by Bryce W. Robinson
I think one of my favorite birds is the Black Tern- Chlidonias niger. They are visually striking birds, and their habits are equally intriguing. I remember last summer, making my way down through Canada, bound for the border, then Chicago. Once I hit southern Saskatchewan, the land became scattered with small ponds and marsh lands. It was a lush scene, full of birds. They call these scattered bodies of water on the high prairie the prairie potholes. They are the remnants of the last glacial maximum, and now are home to multitudes of waterfowl, and birds alike.
Black Terns are common in this part of North America. One afternoon, I pulled over at a small pond, where a group of Black Terns were coursing the sky, feeding on the open water. I watched their behavior for some time, and soon realized that they were feeding young, somewhere hidden in the reeds. I could hear the juvenile birds begging. It was impossible to locate a bird. They were simply too deep, safe in the marsh.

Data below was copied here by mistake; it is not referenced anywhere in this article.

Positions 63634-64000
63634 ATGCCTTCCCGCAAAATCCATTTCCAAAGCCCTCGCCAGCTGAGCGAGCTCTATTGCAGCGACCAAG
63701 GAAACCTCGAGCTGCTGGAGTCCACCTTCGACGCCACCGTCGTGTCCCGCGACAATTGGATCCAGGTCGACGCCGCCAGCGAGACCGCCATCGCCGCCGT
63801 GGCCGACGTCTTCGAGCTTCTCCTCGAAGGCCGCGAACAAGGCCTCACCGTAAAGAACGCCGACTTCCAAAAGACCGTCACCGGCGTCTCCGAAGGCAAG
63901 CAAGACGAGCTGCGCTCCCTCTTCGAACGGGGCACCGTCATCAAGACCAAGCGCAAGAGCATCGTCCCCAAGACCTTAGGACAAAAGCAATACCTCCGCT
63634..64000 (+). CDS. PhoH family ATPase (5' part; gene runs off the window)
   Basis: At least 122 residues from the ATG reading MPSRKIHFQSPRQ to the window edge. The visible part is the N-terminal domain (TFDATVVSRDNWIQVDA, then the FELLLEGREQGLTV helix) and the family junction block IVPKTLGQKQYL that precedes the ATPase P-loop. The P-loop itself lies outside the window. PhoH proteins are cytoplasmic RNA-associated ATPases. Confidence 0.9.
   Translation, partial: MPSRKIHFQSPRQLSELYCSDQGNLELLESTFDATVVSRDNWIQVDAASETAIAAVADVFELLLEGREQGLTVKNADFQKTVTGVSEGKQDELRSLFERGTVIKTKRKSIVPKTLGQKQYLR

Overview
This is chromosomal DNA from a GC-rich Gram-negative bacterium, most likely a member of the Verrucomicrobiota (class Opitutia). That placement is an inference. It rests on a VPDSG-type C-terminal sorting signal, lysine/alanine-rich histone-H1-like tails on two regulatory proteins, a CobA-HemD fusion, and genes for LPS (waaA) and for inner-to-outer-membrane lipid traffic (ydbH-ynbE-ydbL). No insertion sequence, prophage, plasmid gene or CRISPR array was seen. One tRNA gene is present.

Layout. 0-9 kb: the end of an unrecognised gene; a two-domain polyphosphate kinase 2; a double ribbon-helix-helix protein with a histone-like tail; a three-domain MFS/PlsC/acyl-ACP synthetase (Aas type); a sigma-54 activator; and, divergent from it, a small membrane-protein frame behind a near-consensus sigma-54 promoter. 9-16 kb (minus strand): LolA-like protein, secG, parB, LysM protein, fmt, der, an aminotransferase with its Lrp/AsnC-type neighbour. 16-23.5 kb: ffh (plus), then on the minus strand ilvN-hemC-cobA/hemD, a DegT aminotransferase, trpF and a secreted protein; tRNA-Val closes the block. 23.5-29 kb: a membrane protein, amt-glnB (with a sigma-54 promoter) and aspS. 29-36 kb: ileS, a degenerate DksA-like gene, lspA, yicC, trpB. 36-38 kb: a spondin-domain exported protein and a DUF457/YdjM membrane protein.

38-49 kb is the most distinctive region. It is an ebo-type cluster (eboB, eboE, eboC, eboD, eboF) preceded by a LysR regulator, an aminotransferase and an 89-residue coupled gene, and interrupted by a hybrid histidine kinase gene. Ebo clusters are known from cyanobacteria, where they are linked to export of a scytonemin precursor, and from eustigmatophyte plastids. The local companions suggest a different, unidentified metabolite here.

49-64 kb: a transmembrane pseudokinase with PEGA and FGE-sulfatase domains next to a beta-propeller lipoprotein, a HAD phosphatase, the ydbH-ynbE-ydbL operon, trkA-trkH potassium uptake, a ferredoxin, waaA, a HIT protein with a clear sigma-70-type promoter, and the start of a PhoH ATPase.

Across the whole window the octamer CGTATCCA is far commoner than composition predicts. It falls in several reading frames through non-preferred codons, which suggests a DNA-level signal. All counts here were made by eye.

At this time of the year, some of the terns had already started their pre-basic molt. It interested me that not all of the birds in the flock had started molting. I know very little about the molt cycle of the Black Tern, but this variation between individuals stuck with me.
I hope to find myself watching Black Terns again, sometime in the late summer this year. If I do find a few, I’ll be paying attention to their plumage, the date, and what aspects might be influencing their individual molt timing. I’m sure someone like Steve Howell, who has studied the various molt strategies between taxa, and knows a thing or two, could offer some insight.